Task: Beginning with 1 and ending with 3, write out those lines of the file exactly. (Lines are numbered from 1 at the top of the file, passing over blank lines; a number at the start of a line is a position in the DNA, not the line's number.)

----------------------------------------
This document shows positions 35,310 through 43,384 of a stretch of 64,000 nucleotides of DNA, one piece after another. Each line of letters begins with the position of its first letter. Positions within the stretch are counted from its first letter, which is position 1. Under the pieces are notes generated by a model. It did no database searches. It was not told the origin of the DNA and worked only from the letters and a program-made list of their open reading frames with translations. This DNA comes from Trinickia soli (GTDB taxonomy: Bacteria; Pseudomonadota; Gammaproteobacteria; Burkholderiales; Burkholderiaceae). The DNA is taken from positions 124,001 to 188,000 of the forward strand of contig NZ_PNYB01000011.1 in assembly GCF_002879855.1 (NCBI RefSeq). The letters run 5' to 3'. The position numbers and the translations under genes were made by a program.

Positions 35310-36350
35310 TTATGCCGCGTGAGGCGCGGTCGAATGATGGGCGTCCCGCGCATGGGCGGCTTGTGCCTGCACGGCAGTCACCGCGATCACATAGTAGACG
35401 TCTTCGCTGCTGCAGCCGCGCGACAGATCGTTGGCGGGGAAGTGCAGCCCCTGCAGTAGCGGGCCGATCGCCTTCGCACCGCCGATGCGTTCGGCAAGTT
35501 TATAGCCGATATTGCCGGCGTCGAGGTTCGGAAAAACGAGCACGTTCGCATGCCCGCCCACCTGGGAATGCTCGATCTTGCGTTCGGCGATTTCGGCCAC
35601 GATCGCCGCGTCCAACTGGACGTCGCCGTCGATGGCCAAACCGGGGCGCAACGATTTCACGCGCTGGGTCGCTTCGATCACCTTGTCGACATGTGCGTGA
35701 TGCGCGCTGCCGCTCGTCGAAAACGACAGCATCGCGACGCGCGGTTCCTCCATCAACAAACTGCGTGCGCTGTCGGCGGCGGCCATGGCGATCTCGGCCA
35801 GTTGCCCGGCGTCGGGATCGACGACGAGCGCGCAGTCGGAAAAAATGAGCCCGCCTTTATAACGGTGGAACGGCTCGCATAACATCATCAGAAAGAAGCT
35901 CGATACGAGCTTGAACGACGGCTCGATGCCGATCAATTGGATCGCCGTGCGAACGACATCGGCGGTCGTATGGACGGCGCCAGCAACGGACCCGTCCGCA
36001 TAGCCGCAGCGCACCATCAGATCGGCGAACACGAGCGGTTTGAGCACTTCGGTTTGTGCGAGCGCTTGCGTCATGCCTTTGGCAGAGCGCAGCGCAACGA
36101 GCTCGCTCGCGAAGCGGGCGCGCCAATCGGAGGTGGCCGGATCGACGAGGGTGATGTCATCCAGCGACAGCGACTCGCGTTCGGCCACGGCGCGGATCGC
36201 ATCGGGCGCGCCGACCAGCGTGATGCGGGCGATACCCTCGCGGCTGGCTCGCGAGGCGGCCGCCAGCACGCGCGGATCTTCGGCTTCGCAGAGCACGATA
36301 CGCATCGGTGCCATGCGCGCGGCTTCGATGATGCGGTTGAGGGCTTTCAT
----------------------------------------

This document shows positions 35,310 through 43,384 of a stretch of 64,000 nucleotides of DNA, one piece after another. Each line of letters begins with the position of its first letter. Positions within the stretch are counted from its first letter, which is position 1. Under the pieces are notes generated by a model. It did no database searches. It was not told the origin of the DNA and worked only from the letters and a program-made list of their open reading frames with translations. This DNA comes from Trinickia soli (GTDB taxonomy: Bacteria; Pseudomonadota; Gammaproteobacteria; Burkholderiales; Burkholderiaceae). The DNA is taken from positions 124,001 to 188,000 of the forward strand of contig NZ_PNYB01000011.1 in assembly GCF_002879855.1 (NCBI RefSeq). The letters run 5' to 3'. The position numbers and the translations under genes were made by a program.

Positions 35310-36350
35310 TTATGCCGCGTGAGGCGCGGTCGAATGATGGGCGTCCCGCGCATGGGCGGCTTGTGCCTGCACGGCAGTCACCGCGATCACATAGTAGACG